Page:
What was ethically dubious in Children of the Mist was the intensely close relationship of the director Diem Ha Le to her cinematic heroine Di. Not only did the filmmaker, who tried to keep an observational distance most of the time, got physically involved in one scene. Diem also stated that she considered her main character a very close friend, and, what is felt from her presentation of the film and in the film itself, her protector. And this, after not knowing the language of the people she was filming, only to then discover the whole context of the situation when editing the finally translated into 100 hours of material, as she admitted. This makes her approach quite peculiar. Just to be clear, this is not a judgmental stance, but an interesting question of the ethics of documentary filmmaking. But an opinion that I will make, especially after paying attention to the IDFA audience response at the Q&A, is that, obviously, everybody knows what’s best for Di, from her family and society shown in the film, to the director and caring audience who didn’t not approve her choice of rejecting a very good scholarship and marrying and having a child at a young age instead.


Another question, an ethical question, which is perhaps clearer, is put forward by the film Where Are We Headed, which owes its particularity more to the editing concept than the cinematography that it was awarded for. Director, editor and cinematographer Ruslan Fedotow had almost entirely filmed it with a hidden camera, which makes it a voyeuristic film, especially as it was insisting on peoples’ bizarre behaviors in public spaces and quite a number of close-up shots. It is conceptually interesting, voicing a specific outlook on a certain society presented in the scenes. Yet, it is not a courageous film, as it doesn’t deal with the world within, nor does it have the common decency to approach people in a physical way, but uses their images and acts as extras and edited dramas for a cinematic play.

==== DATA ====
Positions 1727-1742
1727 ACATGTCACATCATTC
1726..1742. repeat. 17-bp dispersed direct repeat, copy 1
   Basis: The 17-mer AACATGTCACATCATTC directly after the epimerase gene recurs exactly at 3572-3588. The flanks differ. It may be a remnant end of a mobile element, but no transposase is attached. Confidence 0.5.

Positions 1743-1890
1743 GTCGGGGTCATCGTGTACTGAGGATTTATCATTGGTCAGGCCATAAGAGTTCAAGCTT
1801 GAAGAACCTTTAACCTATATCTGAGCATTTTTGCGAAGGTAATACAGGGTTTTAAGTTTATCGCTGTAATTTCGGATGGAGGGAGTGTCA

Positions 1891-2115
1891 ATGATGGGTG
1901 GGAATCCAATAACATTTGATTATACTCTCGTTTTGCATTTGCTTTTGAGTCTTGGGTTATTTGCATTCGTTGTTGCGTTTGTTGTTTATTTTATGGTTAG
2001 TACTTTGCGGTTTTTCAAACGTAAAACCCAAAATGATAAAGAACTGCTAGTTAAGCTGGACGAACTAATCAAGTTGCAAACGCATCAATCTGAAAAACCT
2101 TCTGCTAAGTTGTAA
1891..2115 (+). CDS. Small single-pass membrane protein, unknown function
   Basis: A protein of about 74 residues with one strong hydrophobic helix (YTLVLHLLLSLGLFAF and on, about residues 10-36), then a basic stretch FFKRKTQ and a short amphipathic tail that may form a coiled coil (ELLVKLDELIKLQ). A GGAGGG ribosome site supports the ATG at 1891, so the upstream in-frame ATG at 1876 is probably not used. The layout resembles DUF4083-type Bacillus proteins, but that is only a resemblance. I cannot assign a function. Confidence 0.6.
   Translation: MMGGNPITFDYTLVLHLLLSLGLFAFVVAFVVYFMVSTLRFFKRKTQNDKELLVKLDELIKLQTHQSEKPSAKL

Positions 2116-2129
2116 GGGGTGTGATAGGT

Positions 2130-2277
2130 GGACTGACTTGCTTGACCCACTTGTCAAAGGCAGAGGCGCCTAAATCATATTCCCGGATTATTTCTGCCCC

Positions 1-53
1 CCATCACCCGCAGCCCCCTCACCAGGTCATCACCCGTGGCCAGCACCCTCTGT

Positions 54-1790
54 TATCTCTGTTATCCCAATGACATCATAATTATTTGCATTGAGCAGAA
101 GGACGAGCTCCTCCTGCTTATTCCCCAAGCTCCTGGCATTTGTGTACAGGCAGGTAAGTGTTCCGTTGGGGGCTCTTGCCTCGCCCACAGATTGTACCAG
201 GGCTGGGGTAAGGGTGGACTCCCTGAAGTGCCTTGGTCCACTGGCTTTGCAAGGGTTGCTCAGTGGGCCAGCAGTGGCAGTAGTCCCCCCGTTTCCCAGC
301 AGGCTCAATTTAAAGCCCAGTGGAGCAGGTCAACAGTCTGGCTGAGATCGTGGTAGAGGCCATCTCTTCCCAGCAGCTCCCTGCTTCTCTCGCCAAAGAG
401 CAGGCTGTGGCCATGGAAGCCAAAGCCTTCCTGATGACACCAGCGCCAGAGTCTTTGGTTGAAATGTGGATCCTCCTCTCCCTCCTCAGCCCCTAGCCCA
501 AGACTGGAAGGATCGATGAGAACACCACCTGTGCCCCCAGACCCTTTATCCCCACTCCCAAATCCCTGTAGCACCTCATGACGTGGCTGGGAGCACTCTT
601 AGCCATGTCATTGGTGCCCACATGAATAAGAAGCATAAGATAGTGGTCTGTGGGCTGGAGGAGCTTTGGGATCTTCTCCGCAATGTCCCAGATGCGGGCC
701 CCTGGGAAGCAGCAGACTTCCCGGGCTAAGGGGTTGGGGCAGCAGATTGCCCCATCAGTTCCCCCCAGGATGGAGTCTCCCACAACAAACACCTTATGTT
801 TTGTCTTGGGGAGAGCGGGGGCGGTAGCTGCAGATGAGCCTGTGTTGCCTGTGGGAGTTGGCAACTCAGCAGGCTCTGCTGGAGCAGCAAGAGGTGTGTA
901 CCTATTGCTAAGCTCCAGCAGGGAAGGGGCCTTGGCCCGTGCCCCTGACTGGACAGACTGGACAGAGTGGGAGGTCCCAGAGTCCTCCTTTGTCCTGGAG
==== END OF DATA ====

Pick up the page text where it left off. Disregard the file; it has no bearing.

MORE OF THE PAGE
The last film in this critical play is, beyond doubt, the crown jewel of the program’s ethical wonderings, the quite incredible (and I don’t mean it in a good way) Dutch-Croatian coproduction Darkness There and Nothing More by Tea Tupajić. Not only does the theatre-filmmaker appropriate for herself a self-righteous victimizing role, and plays it badly, but everything about the film, from its setup to the end scene seems fake and wrong on the directors’ side. The only good thing about this darkness is that it works as such a stereotypical narrative that it makes a sensitive viewer nauseous. And by sensitive, I mean a viewer that does not fall for cheap thematic exploitation. Tupajić theatrically reproduces the same war story that festivals are willing to give their eyes and ears to, more so that it seems it has become the only kind of story there is to know. But in this case, it is not a fictional exploitation of the self-victimization narrative, but a more serious documentary one, which in itself is not able to achieve anything. Not even a millimeter of sincere human interaction is crossed from the start to the end scene, as no real interest is shown in the invited men, nor is it an honest show of emotional depth or research of a complex topic achieved. The film is in every way short-termed, from the length of the encounters to its final outcome, remaining a cold and autistic ‘concept’. Yet, the title is quite fitting, as from the moment you sit in the cinema to watch it, there is the initial darkness when the lights get turned off, and then nothing more until they are back on.

Nino Kovačić
Edited by Steven Yates